World Cup 2014: Why are there so many goals?

In the 2014 World Cup, there have been more than 3 goals per game (on average) through the first 14 matches. That's almost three times as many as in the South Africa 2010 World Cup. What's going on?

(AP Photo/Markus Schreiber)
A German soccer fan celebrates in Berlin during the German team's third goal at the World Cup 2014 Monday, June 16, 2014. Germany beat Portugal, 4-0.

Somewhere in Brazil, even Spanish sportscaster Andrés Cantor may be tiring of his signature scoring bellow.

Not since 1958, have there been this many goals this early in the World Cup. Through Monday's matches, there were 44 goals in 14 games.

That's an average of just over 3.1 goals per game. It took 13 matches before we saw a single tie, and that was a  nil-nil score Monday (Iran vs. Nigeria).

By comparison, at this point in the 2010 World Cup, teams in South Africa were scoring an average of just one goal per game.

What's going on?

As fitting a sport bestriding the global stage, there are almost as many theories as nations competing. It could be the warm climate. Or, perhaps the aerodynamics of the World Cup 2014 ball, the Brazuca. Often, the ball (remember South Africa's Jabulani ball) is a source of real or imagined controversy. But this year, there's been nary an orb naysayer.

Surely, there must be something more fundamental afoot.

An argument can be made that offense, or at least a style of offense that exhibits a more flexible tactical approach, may be behind the 2014 World Cup surge in scoring.

Certainly, strong defensive play has often marked the winners of past World Cups. That's partly because many coaches have figured that it was easier to pull together disparate players (with a short amount of time) into a cohesive national defensive unit than to build a fluid and effective attacking team. The Italians perfected a defensive system decades ago, and even today any defense-oriented strategy is often short-handed as the Catenaccio approach, which means "bolted door."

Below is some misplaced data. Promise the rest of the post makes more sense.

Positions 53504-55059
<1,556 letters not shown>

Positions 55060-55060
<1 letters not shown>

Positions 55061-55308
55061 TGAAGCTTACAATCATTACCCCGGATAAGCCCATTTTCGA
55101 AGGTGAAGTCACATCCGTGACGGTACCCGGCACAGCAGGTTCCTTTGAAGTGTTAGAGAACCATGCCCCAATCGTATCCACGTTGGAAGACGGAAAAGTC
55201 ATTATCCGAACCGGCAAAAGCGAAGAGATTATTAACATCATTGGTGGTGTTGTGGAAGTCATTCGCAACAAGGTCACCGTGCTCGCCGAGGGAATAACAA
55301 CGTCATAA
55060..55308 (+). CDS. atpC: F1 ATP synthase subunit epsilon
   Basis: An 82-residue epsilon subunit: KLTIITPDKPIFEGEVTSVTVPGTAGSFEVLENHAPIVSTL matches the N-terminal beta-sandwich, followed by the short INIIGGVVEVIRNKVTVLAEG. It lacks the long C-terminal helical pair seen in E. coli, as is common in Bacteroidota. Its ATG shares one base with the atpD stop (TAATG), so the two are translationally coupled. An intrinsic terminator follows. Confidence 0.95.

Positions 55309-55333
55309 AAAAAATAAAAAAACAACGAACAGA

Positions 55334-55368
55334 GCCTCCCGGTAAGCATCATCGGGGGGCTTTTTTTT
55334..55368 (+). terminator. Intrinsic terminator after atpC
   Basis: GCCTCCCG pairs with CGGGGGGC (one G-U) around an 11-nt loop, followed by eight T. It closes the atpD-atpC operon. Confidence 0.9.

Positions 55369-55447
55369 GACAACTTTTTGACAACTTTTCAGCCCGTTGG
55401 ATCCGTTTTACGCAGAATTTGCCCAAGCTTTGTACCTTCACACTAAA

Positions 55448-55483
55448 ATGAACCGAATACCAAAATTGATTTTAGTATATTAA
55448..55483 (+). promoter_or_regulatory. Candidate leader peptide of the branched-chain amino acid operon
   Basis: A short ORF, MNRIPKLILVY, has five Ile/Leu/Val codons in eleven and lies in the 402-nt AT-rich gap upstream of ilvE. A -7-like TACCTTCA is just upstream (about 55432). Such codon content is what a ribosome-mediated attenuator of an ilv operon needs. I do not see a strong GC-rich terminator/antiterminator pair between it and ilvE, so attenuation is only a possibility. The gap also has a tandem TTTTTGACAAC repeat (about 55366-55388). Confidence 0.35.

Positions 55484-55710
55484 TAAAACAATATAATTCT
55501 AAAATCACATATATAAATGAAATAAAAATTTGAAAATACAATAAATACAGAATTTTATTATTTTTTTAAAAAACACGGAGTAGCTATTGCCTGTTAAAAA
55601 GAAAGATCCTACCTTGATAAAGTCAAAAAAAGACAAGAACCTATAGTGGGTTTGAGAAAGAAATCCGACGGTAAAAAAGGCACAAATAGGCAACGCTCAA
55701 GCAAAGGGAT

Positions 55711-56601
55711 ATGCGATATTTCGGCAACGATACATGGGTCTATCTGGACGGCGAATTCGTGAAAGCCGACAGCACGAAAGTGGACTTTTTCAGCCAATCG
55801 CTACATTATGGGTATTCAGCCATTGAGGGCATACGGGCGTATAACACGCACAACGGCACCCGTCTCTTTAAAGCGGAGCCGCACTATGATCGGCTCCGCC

But watching the first five days of World Cup 2014, a case can be made that the Age of the Bolted Door is over. The power of a flexible attack is winning converts.

Exhibit A: Germany's 4-0 victory over Portugal Monday.

Germany's coach Joachim "Jogi" Löw has carried on the transformation of the German national team that began under the current Team USA coach Jürgen Klinsmann in 2004. The two were a powerful force for change as they took the three-time world champions from a static and defensive style to a team focused on a fluid attack. Germany rode the emphasis on an attacking style to a third place finish in the 2006 World Cup, and effectively quelled most German critics of this shift.

Klinsman left the job after 2006, and Löw – often considered the tactical genius of the two – became the coach and has continued to develop the approach. One of Löw's cornerstones is ball movement. He has emphasized reducing that time a player holds a ball, and thus increasing the overall tempo of the German game. Fans of the NBA's San Antonio Spurs will recognize and appreciate the value of team ball movement.

In soccer, the formations also tell a story. And for Klinsmann and Löw, the formations have been both offensively-oriented and flexible. And the players selected for the national team are versatile and technical attacking players.

For example, Germany under Löw has often employed a 4-2-3-1 formation. At a press conference last year, Löw outlined some of his thinking, according Cristian Nyari at